Molecular Neurobiology

, Volume 54, Issue 3, pp 1978–1991 | Cite as

Creatine Enhances Transdifferentiation of Bone Marrow Stromal Cell-Derived Neural Stem Cell Into GABAergic Neuron-Like Cells Characterized With Differential Gene Expression

  • Shahram Darabi
  • Taki TiraihiEmail author
  • AliReza Delshad
  • Majid Sadeghizadeh
  • Taher Taheri
  • Hayder K. Hassoun


Creatine was reported to induce bone marrow stromal cells (BMSC) into GABAergic neuron-like cells (GNLC). In a previous study, creatine was used as a single inducer for BMSC into GNLC with low yield. In this study, BMSC-derived neurospheres (NS) have been used in generating GABAergic phenotype. The BMSC were isolated from adult rats and used in generating neurospheres and used for producing neural stem cells (NSC). A combination of all-trans-retinoic acid (RA), the ciliary neurotrophic factor (CNTF), and creatine was used in order to improve the yield of GNLC. We also used other protocols for the transdifferentiation including RA alone; RA and creatine; RA and CNTF; and RA, CNTF, and creatine. The BMSC, NSC, and GNLC were characterized by specific markers. The activity of the GNLC was evaluated using FM1-43. The isolated BMSC expressed Oct4, fibronectin, and CD44. The NS were immunoreactive to nestin and SOX2, the NSC were immunoreactive to nestin, NF68 and NF160, while the GNLC were immunoreactive to GAD1/2, VGAT, GABA, and synaptophysin. Oct4 and c-MYC, pluripotency genes, were expressed in the BMSC, while SOX2 and c-MYC were expressed in the NSC. The activity of GNLC indicates that the synaptic vesicles were released upon stimulation. The conclusion is that the combination of RA, CNTF, and creatine induced differentiation of neurosphere-derived NSC into GNLC within 1 week. This protocol gives higher yield than the other protocols used in this study. The mechanism of induction was clearly associated with several differential pluripotent genes.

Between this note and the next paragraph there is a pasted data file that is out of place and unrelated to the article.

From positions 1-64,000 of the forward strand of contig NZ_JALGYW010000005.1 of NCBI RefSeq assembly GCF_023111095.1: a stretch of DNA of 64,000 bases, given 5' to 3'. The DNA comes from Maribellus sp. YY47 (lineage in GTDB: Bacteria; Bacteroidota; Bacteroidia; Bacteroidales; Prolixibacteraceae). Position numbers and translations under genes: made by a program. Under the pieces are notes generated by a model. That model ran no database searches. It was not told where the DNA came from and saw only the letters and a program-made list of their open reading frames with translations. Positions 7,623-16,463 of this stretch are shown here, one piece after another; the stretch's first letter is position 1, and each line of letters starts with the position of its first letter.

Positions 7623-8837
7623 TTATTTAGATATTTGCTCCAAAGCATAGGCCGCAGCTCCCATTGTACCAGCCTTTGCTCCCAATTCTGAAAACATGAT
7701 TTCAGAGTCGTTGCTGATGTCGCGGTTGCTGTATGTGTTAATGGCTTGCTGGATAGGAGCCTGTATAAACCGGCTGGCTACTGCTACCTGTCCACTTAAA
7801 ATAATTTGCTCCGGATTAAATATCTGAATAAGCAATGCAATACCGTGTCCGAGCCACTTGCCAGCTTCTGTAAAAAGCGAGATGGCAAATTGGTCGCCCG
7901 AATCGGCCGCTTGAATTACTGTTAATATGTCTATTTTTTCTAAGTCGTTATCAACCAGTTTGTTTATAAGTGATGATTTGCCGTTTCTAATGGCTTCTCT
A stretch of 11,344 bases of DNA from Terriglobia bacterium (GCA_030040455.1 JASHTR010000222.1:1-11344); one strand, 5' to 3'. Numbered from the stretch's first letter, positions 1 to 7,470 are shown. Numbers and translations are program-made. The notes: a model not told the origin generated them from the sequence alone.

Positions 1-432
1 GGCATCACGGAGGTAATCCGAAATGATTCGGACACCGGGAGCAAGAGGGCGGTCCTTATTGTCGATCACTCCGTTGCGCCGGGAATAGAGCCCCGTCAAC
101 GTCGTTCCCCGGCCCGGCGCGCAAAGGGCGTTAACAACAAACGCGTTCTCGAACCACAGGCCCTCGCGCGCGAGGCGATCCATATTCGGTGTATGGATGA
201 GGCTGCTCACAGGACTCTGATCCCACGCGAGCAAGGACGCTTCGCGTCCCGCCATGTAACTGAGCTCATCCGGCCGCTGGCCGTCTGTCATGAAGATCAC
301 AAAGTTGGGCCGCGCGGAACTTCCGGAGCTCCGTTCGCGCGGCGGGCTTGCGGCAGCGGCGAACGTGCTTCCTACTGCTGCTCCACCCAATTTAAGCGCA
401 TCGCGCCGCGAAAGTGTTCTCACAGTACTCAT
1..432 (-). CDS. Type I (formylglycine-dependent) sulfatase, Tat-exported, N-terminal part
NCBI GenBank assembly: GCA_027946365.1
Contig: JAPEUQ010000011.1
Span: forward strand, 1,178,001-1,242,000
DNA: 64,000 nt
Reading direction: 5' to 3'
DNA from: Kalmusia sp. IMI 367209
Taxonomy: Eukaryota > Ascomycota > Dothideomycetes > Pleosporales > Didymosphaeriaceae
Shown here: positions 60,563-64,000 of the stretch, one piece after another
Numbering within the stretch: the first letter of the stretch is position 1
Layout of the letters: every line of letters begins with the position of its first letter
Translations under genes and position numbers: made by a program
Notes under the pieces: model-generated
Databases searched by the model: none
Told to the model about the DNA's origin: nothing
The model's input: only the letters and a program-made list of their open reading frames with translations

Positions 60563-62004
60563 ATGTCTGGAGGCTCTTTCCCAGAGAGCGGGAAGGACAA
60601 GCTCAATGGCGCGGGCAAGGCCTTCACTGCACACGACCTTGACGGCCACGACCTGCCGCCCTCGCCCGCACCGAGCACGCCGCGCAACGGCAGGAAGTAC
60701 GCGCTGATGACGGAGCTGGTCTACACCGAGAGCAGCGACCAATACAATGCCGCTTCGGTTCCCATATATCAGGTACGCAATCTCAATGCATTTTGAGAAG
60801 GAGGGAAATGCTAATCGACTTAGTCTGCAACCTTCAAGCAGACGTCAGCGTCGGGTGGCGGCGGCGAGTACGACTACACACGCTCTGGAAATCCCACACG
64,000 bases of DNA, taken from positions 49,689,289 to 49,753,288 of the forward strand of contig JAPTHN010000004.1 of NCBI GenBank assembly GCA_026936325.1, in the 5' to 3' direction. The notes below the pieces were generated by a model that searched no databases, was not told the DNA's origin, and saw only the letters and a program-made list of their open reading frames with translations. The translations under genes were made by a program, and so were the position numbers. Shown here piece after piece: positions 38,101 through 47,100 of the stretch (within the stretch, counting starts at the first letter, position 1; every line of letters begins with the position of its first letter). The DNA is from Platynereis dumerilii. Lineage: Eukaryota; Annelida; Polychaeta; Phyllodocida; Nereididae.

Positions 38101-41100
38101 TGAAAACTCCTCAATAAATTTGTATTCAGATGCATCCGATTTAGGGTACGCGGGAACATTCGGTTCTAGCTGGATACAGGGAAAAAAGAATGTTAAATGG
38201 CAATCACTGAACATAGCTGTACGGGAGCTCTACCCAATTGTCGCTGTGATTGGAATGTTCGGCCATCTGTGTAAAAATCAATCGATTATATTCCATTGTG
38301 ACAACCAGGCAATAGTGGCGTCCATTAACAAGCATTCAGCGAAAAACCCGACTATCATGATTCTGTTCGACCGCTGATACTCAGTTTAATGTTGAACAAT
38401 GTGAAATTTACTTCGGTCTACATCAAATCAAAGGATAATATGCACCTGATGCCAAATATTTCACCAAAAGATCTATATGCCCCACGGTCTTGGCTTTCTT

GABAergic neuron Neurospheres BMSC Induction Pluripotency gene 



The project was funded by Shefa Neurosciences Research Center at Khatam Al-Anbia Hospital, Tehran, Iran (Grant # 86-N-105). We are also grateful for the support of the Faculty of Medical Sciences, Tarbiat Modares University, Tehran, Iran. We express deep gratitude to Mrs. H. AliAkbar for editing the manuscript.


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Copyright information

© Springer Science+Business Media New York 2016

Authors and Affiliations

  • Shahram Darabi
    • 1
  • Taki Tiraihi
    • 1
    • 2
    Email author
  • AliReza Delshad
    • 3
  • Majid Sadeghizadeh
    • 4
  • Taher Taheri
    • 2
  • Hayder K. Hassoun
    • 5
  1. 1.Department of Anatomical Sciences, School of Medical SciencesTarbiat Modares UniversityTehranIran
  2. 2.Shefa Neurosciences Research CenterKhatam Al-Anbia HospitalTehranIran
  3. 3.Department of AnatomyShahed UniversityTehranIran
  4. 4.Department of Genetics, Faculty of Basic SciencesTarbiat Modares UniversityTehranIran
  5. 5.Middle Euphrates Neuroscience Center-Kufa College of MedicineAnnajafIraq

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